3 Americans jailed for 6 months on armscharges
in Zimbabwe

After a web of arguments and conflicting views on intention, three American men who insisted they are missionaries rather than mercenaries have been found guilty (on Friday, September 10) and jailed (on Monday July 13, 1999) for possessing arms of war by a Zimbabwean court on 1999. The sentencing by a High Court judge in this southern African nation ends the strange saga of Gary Blanchard, 36, John Lamonte Dixon, 36, and Joseph Wendell Pettijohn, 35, who called themselves gun-loving missionaries and later alleged they were brutally treated in prison. The government originally accused them of being mercenaries and denied the mistreatment.

Judge Ismael Adams gave each the same concurrent sentences: six months for possessing weapons of war, and 21 months (with nine suspended) for taking dangerous materials aboard an airliner. Adams credited them with time served after their arrest March 7, and with time off for good behaviour, the three could be out in November. They had faced up to life in prison.

In convicting them on Friday, Adams found the men had violated Zimbabwe security laws that forbid unlicensed offensive weapons and had tried to transport guns in their baggage on a Zurich-bound Swissair flight from Harare on March 7.

Blanchard, Dixon and Pettijohn say they belong to the Indiana-based Harvestfield Ministries Pentecostal church. During the two-week trial, Blanchard and Pettijohn testified that they closed down their mission in the war-torn southern DRC town of Lubumbashi and concealed 43 handguns and rifles and other weaponry in the panels of their truck.

They said they had taken the weapons to DRC for self-defence and hunting, and wanted to take them back to the United States. Adam said the men admitted that the number of weapons they took to DRC may have been excessive, even considering the chaos in 1997 when dictator Mobutu Sese Seko was ousted. In 1998, a year-long civil war began.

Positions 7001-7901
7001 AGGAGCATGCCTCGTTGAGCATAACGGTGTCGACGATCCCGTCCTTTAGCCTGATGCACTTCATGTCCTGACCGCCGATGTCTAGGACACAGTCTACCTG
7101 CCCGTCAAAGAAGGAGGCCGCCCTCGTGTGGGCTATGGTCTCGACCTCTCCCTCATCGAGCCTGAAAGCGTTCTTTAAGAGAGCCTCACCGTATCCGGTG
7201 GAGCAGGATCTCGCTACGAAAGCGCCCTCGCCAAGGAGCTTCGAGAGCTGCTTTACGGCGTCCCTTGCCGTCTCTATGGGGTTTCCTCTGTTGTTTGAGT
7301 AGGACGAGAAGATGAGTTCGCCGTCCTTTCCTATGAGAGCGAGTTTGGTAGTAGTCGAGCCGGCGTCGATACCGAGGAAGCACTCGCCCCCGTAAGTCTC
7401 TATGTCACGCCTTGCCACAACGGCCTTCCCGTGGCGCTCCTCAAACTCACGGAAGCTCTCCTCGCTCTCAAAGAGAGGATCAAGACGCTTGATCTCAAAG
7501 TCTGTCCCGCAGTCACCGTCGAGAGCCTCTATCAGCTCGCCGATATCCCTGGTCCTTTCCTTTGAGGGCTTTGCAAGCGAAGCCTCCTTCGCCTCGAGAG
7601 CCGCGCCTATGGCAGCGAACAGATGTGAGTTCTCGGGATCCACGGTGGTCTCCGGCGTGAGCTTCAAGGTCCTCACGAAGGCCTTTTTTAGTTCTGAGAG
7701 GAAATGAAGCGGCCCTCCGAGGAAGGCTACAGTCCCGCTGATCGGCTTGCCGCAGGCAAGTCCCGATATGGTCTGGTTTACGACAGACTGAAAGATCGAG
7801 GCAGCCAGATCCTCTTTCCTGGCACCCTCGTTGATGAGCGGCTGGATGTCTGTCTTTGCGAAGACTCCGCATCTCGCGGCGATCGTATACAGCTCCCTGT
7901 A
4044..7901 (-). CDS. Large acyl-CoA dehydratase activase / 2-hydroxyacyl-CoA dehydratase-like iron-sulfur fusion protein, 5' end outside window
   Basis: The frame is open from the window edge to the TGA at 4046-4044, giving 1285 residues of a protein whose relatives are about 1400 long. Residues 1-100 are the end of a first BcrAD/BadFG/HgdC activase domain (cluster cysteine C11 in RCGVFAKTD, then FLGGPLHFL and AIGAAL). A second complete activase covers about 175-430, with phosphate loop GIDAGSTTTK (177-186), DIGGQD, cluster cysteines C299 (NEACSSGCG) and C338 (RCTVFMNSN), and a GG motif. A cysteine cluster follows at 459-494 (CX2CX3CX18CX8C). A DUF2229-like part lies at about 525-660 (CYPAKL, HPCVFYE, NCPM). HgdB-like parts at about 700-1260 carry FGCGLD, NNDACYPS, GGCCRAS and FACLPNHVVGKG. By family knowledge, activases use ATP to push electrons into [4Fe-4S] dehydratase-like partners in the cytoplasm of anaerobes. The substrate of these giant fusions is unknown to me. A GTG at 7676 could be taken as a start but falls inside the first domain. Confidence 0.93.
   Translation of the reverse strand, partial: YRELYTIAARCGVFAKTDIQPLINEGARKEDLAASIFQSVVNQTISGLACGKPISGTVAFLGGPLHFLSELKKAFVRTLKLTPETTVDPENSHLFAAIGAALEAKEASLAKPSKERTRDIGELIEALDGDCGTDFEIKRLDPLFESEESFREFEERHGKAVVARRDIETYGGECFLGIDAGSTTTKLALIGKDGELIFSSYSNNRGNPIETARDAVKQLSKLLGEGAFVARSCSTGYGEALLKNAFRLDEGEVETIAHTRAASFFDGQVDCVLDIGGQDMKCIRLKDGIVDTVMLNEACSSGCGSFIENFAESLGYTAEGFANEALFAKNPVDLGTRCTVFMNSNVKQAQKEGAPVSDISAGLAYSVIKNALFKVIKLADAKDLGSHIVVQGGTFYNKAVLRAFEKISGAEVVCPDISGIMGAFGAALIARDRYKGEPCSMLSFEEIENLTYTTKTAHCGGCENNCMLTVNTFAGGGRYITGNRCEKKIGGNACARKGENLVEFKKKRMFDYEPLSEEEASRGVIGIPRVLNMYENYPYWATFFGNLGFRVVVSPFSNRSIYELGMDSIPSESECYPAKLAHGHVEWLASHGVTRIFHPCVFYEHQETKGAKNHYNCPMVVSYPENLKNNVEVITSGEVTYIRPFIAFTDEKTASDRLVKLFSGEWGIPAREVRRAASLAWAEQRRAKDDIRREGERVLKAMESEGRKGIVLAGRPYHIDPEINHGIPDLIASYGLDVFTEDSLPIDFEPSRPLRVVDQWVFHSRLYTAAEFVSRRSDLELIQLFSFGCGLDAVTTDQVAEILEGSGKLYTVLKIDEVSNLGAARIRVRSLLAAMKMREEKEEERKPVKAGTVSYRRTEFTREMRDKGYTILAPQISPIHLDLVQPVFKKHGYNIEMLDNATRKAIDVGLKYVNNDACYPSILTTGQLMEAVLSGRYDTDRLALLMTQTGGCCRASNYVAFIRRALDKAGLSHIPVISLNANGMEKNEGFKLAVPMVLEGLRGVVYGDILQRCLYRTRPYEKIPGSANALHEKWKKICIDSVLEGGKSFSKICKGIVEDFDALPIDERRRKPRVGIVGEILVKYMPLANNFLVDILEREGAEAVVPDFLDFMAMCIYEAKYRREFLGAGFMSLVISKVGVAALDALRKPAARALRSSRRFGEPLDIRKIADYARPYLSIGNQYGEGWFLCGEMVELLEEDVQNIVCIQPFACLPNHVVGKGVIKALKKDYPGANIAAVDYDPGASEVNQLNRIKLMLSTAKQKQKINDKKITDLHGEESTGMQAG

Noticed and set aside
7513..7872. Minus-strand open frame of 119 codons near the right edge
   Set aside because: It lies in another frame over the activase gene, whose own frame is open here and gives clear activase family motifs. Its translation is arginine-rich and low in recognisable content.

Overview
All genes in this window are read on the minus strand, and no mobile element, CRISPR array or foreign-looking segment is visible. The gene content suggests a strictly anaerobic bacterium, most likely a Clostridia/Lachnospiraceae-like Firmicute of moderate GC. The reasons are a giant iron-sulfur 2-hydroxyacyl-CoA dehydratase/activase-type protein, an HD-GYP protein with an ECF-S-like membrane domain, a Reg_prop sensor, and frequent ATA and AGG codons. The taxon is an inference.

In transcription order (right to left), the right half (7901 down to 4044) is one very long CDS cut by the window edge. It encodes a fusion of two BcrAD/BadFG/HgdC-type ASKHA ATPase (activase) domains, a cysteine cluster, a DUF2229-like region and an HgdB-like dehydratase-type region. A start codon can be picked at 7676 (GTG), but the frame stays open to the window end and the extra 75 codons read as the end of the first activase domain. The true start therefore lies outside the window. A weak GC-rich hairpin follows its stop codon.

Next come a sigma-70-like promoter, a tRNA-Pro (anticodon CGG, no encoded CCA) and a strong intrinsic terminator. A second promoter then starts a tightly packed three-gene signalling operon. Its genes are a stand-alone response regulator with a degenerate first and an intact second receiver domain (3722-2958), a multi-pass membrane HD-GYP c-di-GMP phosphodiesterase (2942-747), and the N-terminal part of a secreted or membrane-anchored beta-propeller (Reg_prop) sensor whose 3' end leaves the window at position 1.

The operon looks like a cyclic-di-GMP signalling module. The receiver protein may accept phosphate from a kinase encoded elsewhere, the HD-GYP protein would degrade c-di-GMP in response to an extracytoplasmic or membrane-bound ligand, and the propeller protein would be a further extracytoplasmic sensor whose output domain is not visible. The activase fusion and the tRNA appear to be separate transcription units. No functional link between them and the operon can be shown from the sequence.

The bitterly controversial case seemed against their interests by the fact the men were armed, apparently beyond hunting equipment. When the men were arrested trying to load weapons onto a Swissair flight at Harare airport on March 7, Zimbabwean government officials accused them of being "spies", "mercenaries" and "assassins", sparking demonstrations against the United States. However, when the case came to court, initial charges of plotting acts of terrorism were dropped and replaced with the charges on which they were convicted.

The men admitted possessing weapons, but said they were trying to ship them home to the United States via Zurich after keeping them for self-protection and hunting while working as missionaries in the Democratic Republic of Congo (DRC). The three men have already been in jail for six months and say they were tortured with electric shocks to their genitals and severely beaten after their arrest. - USAfricaonline with reports from Sapa/AFP/news24